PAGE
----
which I will be prepared to expand as our that your concernin.&id.,great a1Jac against you power

Let me say now, that we will not collude with other Of co I recognie that you may believe that the

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objective consequences of our acts will bring about collusion, what we say. But we will consciously strive to avoid this.

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most short-sighted

pohi

is that which

constantly seeks petty tactical advantages at th Moreover76nfronted by a number of potenti in turning against the one with which w interests.

expense of others.

opponents, we see no sense

ave the least conflicting

Indeed, given our analya,4’of the long-term evolutie It poses no threat to any essential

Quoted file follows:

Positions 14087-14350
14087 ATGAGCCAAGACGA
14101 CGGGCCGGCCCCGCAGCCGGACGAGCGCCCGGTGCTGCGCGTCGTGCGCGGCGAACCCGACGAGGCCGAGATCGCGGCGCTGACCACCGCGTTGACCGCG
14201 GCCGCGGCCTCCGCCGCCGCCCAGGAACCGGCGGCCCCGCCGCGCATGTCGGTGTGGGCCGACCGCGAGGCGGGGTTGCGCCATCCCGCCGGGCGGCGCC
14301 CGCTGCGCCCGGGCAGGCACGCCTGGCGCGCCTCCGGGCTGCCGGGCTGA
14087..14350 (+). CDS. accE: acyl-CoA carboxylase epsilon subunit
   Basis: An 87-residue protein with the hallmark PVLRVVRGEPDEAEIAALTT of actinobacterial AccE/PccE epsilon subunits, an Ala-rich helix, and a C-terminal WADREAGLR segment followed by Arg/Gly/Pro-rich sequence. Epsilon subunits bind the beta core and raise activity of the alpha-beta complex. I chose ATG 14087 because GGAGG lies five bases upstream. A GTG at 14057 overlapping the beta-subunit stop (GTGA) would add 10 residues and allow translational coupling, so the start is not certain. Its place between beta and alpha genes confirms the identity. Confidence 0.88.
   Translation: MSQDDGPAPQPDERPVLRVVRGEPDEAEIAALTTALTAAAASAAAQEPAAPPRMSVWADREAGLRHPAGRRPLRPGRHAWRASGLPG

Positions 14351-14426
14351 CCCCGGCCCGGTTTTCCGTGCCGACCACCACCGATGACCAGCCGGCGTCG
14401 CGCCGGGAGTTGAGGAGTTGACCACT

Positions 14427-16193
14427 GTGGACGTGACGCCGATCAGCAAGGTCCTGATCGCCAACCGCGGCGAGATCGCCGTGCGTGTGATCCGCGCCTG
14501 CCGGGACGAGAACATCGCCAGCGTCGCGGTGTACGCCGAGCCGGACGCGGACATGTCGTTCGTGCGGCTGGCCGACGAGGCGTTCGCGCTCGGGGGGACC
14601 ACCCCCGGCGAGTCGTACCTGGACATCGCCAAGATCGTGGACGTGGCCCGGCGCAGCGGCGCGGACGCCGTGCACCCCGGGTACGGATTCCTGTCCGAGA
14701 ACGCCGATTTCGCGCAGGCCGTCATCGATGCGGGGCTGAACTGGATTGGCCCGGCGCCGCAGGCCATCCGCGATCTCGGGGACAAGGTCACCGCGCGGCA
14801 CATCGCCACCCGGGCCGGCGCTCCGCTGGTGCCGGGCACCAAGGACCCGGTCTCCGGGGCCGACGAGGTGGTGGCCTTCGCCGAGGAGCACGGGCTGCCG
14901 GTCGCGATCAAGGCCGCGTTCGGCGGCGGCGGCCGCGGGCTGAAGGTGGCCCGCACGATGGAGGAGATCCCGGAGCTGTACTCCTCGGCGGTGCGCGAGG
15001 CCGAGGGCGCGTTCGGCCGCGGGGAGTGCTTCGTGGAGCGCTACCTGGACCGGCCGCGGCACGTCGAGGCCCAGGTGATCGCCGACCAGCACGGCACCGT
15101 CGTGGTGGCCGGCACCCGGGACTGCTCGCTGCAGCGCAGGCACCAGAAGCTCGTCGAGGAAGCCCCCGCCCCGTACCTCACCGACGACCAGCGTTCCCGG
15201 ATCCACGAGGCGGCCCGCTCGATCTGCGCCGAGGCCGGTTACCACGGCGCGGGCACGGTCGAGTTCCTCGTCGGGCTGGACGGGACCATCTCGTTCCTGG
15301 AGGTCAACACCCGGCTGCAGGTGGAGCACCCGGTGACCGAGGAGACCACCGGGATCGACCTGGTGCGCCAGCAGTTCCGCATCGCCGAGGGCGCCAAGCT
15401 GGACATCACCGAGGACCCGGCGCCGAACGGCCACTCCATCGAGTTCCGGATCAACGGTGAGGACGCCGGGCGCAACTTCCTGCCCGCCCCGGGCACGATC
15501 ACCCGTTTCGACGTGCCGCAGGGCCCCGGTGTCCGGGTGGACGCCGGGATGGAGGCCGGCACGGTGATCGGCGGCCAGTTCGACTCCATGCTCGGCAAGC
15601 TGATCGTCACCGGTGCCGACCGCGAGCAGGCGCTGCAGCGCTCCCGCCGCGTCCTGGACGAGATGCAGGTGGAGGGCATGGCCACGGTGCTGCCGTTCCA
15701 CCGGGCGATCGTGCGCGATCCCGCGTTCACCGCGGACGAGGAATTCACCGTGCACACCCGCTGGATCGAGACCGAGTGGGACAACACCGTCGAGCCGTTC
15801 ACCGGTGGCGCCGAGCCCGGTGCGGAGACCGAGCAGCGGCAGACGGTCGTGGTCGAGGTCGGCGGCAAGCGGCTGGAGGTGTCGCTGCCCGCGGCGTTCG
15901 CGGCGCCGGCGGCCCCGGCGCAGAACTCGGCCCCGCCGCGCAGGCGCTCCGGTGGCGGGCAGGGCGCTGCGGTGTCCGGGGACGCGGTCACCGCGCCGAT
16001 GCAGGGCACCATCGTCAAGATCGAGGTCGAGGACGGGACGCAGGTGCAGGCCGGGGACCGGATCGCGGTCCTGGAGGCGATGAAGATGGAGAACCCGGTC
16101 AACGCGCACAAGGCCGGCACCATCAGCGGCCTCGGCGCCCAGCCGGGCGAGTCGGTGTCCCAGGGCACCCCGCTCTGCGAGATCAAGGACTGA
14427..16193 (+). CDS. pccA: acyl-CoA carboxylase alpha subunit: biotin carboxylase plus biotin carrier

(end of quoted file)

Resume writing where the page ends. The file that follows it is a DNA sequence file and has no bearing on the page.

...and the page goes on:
prefer a strong and developing China. U.S. interest.

It is no accident that our two countries have such a long

history of friendship. To make my thoughts concrete, President Nixon has authorized me to

tell you that the United States will not take major steps which affect your interests without discussing them with you and taking account of your views. I hope while I am here to arrange for a channel which will enable us to communicate directly and secretly. I am prepared to set up communications

comparable to those that link us to other major centers of decision. I am ready to explain our intentions in the Strategic Arms Limitation Talks and other arms control issues if you wish. I would welcome

your thoughts on the recent Soviet proposal for a five power conference on nuclear weapons
--

as I told you in advance of this meeting, we have We are